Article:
Friday, January 27, 2006

Art and Identity Theft

We may disagree on what is “art,” but we can’t dispute the fact that art has origins. Many will say that its earliest association pertains to the sacred, namely and ultimately, human attempts to free a religious instinct from discursive forms and carefully worded theologies. So we have art, public effulgence of what it means to live but only for a while. What does a life with a limit mean? From soil to soil, and then back. But back to where? Sacred art offers an answer not for the rational brain, but for the intellect and the heart.

I’ve written a short (op-ed type of) article about the Muslim American shyness with art — a vacuum that reinforces and passively permits identity theft of Muslims in America. When a people live in cultural anonymity, others will gladly move in to define who we are and what we represent. Ecumenical and academic forums — things Muslims are very much open to, like other kinds of activism — apparently are not enough to protect a people from being relegated to some abstraction, a condition that makes them vulnerable to typecasting and official and unofficial backlashes.

But back to art. I’m reading Martin Lings’ The Sacred Art of Shakespeare. Of course it’s insightful. Lings rescues Shakespeare from his historical inclusion as part of the “renaissance” and properly places him in the perspective of an author of several plays (especially those he wrote in his maturity) that reflect sacred paradigms. There are many examples. You have to read the book please.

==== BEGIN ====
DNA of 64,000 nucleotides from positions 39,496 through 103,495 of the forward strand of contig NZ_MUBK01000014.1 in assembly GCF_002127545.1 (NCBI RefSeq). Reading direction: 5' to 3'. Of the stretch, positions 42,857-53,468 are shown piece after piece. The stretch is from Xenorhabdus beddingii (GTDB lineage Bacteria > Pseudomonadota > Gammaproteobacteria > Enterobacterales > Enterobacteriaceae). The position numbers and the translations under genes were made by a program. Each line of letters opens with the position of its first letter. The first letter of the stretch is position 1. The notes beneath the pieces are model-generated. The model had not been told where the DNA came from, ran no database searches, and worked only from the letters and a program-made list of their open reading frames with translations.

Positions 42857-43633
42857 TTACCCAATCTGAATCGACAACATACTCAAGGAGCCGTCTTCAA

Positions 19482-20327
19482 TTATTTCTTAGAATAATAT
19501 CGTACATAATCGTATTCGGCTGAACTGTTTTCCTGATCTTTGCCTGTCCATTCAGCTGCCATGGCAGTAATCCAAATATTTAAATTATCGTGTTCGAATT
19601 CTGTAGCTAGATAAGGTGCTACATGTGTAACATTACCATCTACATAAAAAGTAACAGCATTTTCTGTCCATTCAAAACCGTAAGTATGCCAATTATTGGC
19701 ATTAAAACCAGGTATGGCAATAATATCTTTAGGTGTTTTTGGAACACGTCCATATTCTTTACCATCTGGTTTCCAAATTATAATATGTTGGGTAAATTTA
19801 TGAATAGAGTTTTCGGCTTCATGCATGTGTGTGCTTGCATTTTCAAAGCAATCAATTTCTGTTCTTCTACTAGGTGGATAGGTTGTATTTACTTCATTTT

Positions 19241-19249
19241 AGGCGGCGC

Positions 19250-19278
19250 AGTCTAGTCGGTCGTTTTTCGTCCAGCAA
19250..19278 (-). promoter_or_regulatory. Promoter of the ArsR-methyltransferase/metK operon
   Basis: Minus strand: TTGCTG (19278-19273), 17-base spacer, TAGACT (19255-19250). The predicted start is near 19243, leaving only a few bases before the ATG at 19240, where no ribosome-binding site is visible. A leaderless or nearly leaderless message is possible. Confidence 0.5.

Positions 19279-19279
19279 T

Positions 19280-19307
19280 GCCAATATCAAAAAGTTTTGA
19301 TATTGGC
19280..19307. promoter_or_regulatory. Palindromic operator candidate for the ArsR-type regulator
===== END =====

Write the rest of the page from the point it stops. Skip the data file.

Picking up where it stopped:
But what’s appealing about this book is the reinforcement that literature can “do” sacred things. It’s good to know again that it’s possible for a dramatic story to inspire (literal meaning of) the soul. Here’s an excerpt:

“If Renaissance art lacks an opening onto the transcendent and is altogether imprisoned in its own epoch, this is because its outlook is humanistic; and humanism, which is the revolt of the reason against the intellect, considers man and the other earthly objects entirely for their own sakes as if nothing lay behind them. In painting the Creation, for example, Michelangelo treats Adam not as a symbol but as an independent reality; and since he does not paint man in the image of God, the inevitable result is that he paints God in the image of man.”

5 Comments:

Anonymous Anonymous said...

Lings also wrote Shakespeare in the Light of Sacred Art. In fact the quote in your post appears almost word for word in the above book, although the books are different publications. I found it in my uni lib. You might give it a look through.

1/28/2006 10:46 AM  
Blogger fromclay said...

Interesting. Got the book in front of me and it's as I quoted the title. It's published by Inner Traditions, 1998. Who's the publisher of the book you cite, please?

1/28/2006 11:30 AM  
Anonymous hamid m said...

Well, the publisher of my university edition is Humanities Press, 1966. The same book at amazon.com is by Allen and Unwin also 1966. You can check Amazon yourself; your book and mine are definitely separate books. Nevertheless, yours seems to have gone thru several editions, while mine seems to be long out of print. I wonder if mine is the literary predecessor.

By the way, I learnt of Lings' book (mine) because it was referenced in Knowledge and the Sacred by SH Nasr.

1/28/2006 3:49 PM  
Anonymous eteraz said...

this is an insightful and well written blog. i'll be coming back often.

1/30/2006 11:39 PM  
Blogger fromclay said...

Thank you, Eteraz. And you're welcome.

1/31/2006 3:20 PM  

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